4. Compliance Starts from the Top Down

Senior leaders must embody organizational compliance – from communicating policies with staff to upholding them.

5. Educate Your Employees

Implement regular security awareness training into your compliance initiative. Providing employees with relevant security information reduces the risk of breaches and incidents.

6. Incentivize Cybersecurity Compliance

Motivate employees to follow cybersecurity policies and best practices by offering compliance incentives. This approach encourages consistent engagement and fosters a proactive security mindset across your organization. 

7. Address Violations

Compliance violations should be immediately addressed and reflect the severity and frequency. This ensures that the consequences feel proportionate and fair.  

8. Harness the Power of Modern Technology

Technology can significantly reduce the burden of documenting, tracking, and reporting compliance-related activities within your organization.

9. Incorporate Compliance into the Onboarding Journey

Integrate compliance into the onboarding process. Give them clear guidelines and any resources they need to understand their responsibilities in maintaining a compliant workplace.

Compliance & Zero Trust Security

Data privacy and security regulations are becoming stricter. Traditional models focusing on network perimeters are insufficient in today’s hybrid work environment where sensitive data is accessed from multiple locations. The Zero Trust Security Model, which assumes breach and verifies each request regardless of origin, offers a solution.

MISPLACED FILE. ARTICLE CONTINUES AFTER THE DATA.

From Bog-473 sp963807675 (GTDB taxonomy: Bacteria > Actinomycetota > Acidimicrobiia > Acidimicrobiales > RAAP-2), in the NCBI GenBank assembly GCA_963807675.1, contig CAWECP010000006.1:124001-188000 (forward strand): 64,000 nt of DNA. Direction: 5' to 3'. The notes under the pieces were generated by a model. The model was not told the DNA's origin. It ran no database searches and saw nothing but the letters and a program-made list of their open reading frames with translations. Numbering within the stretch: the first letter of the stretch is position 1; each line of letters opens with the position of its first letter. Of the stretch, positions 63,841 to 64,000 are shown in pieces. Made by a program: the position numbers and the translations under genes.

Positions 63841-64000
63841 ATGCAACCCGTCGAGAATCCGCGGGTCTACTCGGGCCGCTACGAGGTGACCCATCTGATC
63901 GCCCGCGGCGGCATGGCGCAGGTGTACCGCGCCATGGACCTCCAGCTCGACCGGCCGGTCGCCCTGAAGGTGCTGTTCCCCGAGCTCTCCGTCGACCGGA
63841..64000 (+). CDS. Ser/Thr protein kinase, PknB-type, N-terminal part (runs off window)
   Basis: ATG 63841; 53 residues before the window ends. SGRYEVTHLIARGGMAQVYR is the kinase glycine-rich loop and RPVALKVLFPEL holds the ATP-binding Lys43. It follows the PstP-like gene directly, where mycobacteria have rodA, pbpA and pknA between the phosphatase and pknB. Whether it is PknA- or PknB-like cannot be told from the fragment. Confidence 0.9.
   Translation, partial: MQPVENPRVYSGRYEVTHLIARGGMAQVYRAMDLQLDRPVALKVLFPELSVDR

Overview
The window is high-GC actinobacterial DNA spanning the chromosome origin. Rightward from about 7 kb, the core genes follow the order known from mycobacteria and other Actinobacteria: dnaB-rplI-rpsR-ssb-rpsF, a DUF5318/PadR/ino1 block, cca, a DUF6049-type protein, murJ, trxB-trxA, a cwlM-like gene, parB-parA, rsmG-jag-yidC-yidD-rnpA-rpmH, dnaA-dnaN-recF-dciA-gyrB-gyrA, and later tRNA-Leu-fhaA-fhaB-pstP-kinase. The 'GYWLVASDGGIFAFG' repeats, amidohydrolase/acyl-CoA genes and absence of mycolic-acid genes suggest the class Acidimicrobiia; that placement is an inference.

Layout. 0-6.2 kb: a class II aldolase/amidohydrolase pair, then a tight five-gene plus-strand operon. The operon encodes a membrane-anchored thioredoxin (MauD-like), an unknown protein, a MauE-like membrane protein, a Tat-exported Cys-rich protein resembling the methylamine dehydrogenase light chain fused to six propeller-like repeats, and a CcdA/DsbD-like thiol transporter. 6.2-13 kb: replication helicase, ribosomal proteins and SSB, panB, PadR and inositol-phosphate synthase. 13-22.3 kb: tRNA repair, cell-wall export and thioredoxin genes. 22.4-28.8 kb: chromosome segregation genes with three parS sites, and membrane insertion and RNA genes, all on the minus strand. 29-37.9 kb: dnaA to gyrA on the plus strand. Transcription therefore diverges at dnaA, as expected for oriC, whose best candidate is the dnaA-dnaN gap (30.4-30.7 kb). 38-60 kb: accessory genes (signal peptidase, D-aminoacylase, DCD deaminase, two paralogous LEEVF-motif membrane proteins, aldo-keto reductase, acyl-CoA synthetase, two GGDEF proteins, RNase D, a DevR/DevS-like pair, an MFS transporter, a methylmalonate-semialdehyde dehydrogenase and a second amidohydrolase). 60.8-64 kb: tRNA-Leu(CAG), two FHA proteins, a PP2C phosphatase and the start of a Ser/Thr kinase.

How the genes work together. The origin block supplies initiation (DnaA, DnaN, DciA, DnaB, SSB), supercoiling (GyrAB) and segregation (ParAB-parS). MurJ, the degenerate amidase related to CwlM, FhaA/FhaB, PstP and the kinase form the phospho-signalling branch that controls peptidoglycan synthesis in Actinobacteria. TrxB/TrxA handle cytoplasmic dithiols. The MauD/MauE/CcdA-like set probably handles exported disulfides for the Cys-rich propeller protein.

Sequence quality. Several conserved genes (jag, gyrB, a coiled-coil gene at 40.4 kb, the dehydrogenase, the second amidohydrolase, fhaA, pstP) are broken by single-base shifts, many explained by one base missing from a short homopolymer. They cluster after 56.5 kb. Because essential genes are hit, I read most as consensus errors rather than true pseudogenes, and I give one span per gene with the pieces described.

Its principles – verify explicitly, use least privileged access, and assume breach – provide a framework for enhanced security.

How to Implement Zero Trust Security

  • Identifying protect surfaces
  • Mapping transaction flows
  • Building architecture
  • Creating policies
  • Continuous monitoring


Partnering with an experienced cybersecurity provider can facilitate this transition – ensuring your business can achieve compliance and robust protection against modern threats.

Valuable Resources for Compliance

Whether you’re a financial firm, a healthcare practice, or a government contractor, ensuring that your cybersecurity measures are robust and up to date is essential. Below are valuable resources tailored to help your organization navigate and maintain compliance effectively.